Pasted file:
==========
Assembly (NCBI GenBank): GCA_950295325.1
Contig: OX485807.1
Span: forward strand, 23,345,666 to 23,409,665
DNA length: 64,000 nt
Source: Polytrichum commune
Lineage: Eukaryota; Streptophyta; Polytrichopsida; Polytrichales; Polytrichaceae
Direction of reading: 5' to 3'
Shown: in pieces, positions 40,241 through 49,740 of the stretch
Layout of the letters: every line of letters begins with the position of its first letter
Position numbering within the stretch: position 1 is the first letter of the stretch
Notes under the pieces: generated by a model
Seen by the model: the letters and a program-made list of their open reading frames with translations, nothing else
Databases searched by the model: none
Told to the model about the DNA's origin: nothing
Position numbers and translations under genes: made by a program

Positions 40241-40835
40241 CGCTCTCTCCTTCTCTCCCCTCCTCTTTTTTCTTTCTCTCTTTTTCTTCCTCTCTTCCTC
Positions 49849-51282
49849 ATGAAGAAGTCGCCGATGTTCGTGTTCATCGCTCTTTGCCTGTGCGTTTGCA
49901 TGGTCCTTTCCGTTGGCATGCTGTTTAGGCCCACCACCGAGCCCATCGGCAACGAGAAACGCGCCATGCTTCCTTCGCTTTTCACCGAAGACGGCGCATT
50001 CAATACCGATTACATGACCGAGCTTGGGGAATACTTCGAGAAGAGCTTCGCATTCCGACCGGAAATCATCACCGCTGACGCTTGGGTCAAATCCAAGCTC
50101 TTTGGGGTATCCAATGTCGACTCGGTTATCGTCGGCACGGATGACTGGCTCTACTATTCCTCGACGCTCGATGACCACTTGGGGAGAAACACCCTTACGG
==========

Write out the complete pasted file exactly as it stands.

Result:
Assembly (NCBI GenBank): GCA_950295325.1
Contig: OX485807.1
Span: forward strand, 23,345,666 to 23,409,665
DNA length: 64,000 nt
Source: Polytrichum commune
Lineage: Eukaryota; Streptophyta; Polytrichopsida; Polytrichales; Polytrichaceae
Direction of reading: 5' to 3'
Shown: in pieces, positions 40,241 through 49,740 of the stretch
Layout of the letters: every line of letters begins with the position of its first letter
Position numbering within the stretch: position 1 is the first letter of the stretch
Notes under the pieces: generated by a model
Seen by the model: the letters and a program-made list of their open reading frames with translations, nothing else
Databases searched by the model: none
Told to the model about the DNA's origin: nothing
Position numbers and translations under genes: made by a program

Positions 40241-40835
40241 CGCTCTCTCCTTCTCTCCCCTCCTCTTTTTTCTTTCTCTCTTTTTCTTCCTCTCTTCCTC
Positions 49849-51282
49849 ATGAAGAAGTCGCCGATGTTCGTGTTCATCGCTCTTTGCCTGTGCGTTTGCA
49901 TGGTCCTTTCCGTTGGCATGCTGTTTAGGCCCACCACCGAGCCCATCGGCAACGAGAAACGCGCCATGCTTCCTTCGCTTTTCACCGAAGACGGCGCATT
50001 CAATACCGATTACATGACCGAGCTTGGGGAATACTTCGAGAAGAGCTTCGCATTCCGACCGGAAATCATCACCGCTGACGCTTGGGTCAAATCCAAGCTC
50101 TTTGGGGTATCCAATGTCGACTCGGTTATCGTCGGCACGGATGACTGGCTCTACTATTCCTCGACGCTCGATGACCACTTGGGGAGAAACACCCTTACGG